But, you can achieve the better results by using proper VM backup architecture even with low-end Data Domain unit, so I don't really see any reason for disclaimers. What matters is that regardless of Data Domain model particular customer has, there will be a way to deploy Veeam in a way that will allow meeting required RPOs and RTOs. Higher end Data Domain model will only provide more deployment options.

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Re: EMC Data Domain

Post by Gostev » Jun 12, 2014 8:58 pm

P.S. Unlike with v7, because Backup Copy without DDBoost will not provide acceptable transform performance with low-end Data Domain storage.

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Re: EMC Data Domain

Post by soylent » Jun 12, 2014 8:59 pm 1 person likes this post

Gostev wrote:OK, since we are both appending our posts after we post them, we are kind of playing catch up here :)
In my defense, you started it! :wink: I am not a fast typer, so I didn't see your edit until after I posted my reply

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Re: EMC Data Domain

Post by myrdin » Jun 13, 2014 12:22 am

well it looks like i have started something here eheh

can you post models with which Veeam works fairly well? DD2200?

i have seen soylent had problems with DD in terms of performance, but with which model?

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Re: EMC Data Domain

Post by soylent » Jun 13, 2014 6:26 pm

I have the DD2500, purchased early 2014. Gostev mentioned that they did a hardware refresh recently, but I don't know how recent that was.

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Re: EMC Data Domain

Post by Gostev » Jun 13, 2014 8:22 pm

DD2500 is at the top of low-end offerings bucket for EMC (includes DD160, DD2200 and DD2500 - in that order).

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Re: EMC Data Domain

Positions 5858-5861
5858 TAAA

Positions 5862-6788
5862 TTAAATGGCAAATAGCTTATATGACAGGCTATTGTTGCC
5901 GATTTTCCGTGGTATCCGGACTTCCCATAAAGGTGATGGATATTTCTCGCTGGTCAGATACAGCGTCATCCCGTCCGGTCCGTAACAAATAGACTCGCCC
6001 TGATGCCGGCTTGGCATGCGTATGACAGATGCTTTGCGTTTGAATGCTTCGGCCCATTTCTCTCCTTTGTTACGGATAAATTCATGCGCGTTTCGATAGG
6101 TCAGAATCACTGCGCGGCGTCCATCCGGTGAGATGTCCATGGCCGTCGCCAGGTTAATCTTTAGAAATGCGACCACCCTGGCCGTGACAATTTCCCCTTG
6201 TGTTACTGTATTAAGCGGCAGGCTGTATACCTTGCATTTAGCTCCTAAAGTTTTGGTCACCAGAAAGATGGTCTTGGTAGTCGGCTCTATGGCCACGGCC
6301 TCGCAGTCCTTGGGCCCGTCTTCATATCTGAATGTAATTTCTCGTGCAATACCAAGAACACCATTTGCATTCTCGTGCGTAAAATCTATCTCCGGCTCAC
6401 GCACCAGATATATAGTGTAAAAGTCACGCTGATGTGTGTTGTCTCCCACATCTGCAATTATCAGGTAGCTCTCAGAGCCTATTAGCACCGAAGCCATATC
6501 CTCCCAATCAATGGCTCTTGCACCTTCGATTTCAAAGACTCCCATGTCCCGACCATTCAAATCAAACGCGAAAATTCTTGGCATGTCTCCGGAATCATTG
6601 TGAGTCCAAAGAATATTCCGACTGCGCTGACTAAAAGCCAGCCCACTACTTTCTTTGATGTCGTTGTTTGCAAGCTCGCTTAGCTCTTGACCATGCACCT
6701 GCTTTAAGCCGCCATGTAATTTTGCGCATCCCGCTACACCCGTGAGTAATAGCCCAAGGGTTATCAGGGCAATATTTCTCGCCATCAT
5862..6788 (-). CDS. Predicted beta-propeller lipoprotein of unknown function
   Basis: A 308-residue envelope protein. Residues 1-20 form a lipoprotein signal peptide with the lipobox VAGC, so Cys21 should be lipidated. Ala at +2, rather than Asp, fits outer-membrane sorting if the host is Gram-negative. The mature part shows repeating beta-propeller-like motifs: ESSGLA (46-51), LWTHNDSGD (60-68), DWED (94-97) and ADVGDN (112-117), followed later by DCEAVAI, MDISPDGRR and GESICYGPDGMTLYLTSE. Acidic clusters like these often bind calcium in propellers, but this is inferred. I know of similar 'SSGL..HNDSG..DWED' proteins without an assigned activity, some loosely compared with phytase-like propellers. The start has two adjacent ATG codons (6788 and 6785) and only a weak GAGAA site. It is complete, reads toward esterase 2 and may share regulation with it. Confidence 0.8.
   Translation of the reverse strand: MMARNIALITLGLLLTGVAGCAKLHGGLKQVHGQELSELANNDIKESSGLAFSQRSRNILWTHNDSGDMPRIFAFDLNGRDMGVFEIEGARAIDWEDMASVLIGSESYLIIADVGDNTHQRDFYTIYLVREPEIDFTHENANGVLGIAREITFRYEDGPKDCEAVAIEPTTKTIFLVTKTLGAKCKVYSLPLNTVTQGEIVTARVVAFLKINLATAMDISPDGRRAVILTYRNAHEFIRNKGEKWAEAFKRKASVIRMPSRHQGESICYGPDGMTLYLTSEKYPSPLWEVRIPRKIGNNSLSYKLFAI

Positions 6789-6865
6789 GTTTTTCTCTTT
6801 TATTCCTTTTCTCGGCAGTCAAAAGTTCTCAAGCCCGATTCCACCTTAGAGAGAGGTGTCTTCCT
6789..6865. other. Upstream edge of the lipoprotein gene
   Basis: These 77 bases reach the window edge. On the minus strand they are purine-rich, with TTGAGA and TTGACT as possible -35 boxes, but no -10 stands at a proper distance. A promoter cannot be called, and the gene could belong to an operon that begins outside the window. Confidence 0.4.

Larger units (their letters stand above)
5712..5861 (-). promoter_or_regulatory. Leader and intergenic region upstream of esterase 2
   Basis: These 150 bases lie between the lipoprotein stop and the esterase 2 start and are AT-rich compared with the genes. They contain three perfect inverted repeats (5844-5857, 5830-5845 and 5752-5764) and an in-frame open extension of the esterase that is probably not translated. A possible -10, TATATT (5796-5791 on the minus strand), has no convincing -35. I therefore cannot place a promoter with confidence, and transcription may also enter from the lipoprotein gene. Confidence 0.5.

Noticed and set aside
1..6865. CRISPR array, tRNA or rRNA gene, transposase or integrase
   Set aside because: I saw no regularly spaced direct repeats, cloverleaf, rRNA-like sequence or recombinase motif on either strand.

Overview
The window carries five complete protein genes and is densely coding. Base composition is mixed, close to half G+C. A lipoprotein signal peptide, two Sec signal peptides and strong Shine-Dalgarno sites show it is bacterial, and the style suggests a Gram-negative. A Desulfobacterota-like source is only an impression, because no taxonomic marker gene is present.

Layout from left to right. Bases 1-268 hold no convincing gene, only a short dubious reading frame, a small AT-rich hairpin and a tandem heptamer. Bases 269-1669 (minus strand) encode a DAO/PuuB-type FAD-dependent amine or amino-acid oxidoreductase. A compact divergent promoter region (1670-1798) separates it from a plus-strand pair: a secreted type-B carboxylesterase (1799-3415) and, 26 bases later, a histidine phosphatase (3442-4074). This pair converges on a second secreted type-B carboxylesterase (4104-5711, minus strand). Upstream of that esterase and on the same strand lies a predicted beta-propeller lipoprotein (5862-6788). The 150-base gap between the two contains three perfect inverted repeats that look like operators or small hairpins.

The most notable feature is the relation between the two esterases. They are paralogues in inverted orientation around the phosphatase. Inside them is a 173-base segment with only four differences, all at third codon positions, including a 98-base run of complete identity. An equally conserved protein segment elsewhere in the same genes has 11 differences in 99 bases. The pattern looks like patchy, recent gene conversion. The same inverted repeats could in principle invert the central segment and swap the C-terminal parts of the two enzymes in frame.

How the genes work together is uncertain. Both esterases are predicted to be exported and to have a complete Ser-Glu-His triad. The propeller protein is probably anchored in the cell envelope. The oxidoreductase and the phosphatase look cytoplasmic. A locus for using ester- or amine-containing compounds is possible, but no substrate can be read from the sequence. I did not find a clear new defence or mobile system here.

Post by dellock6 » Jun 13, 2014 9:22 pm

Max, in general, the 4 digit models are the newest ones, while the 3-digits are older. This does not means a 2500 is more powerful than a DD980 for example, is the contrary, only that it comes from a newer generation.

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Re: EMC Data Domain

Post by tomas.olsen » Jun 16, 2014 1:46 am 1 person likes this post

The four digit models are indeed the new series for Datadomain. Be aware that they also bumped their disk size on the new series. The old ones used 1TB drives, while the new series use 3TB drives. Even though the hardware is more powerful, they can also store 3x since the old ones.

I have used Veeam combined with the old DD140/DD160, DD5xx, DD6xx and several with new new series with acceptable performance (it its time) since veeam 5.0.
I have had a few issues of using surebackup, but as long as you are somewhat patient you can easily have a few vm's running in the morning, from yesterdays backup. But I agree, surebackup and instant recovery will perform better running of faster disks on current versions.

I have never used synthetic full with datadomain due to how they handle mixed IO. A weekly active full backup is much more effective. And reversed incremental backups also don't make any sence. If the network have been the bottleneck, and the proxies have spare cpu cycles, I have also experimented with using some low level of light compression or deduplication to maximize data over a troubled or maxed out network link.

A few sites have also been set up with a linux server in front, to present nfs to veeam backup server. but I can't say that I have seen amazing performance compared to only using cifs. It seems a bit faster, but it also adds an extra layer of complexity. A thought would be when using virtual proxies, to use affinity rules to group linux NFS server and proxy on the same host to make sure data don't travel several times inn and out of host's before it hit's the storage repository.

When it comes to deduplication ratio's, I couldn't care less. I can easily show you a dedup ratio of 180x on a datadomain when using another backup software.
It's much more important to look at the footprint of your stored backup. forget about the ratio. When CBT was introduced and since Veeam also can do deduplication and compression, ratio was severly reduced. But that didn't necessarily increase the footprint of your data stored on a datadomain. You will in some cases see that storage used, might be less then earlier, with maybe a dedupratio as low as 6-12 times globally.

It's like women shopping: they only tell you how much discount they got, not how much they actually paid :shock:

So I'm actually satisfied with using datadomain as repository, even though I look forward to seeing what new versions and features will do for performance. And I do see some potential of improvement. But I believe we are on the right track.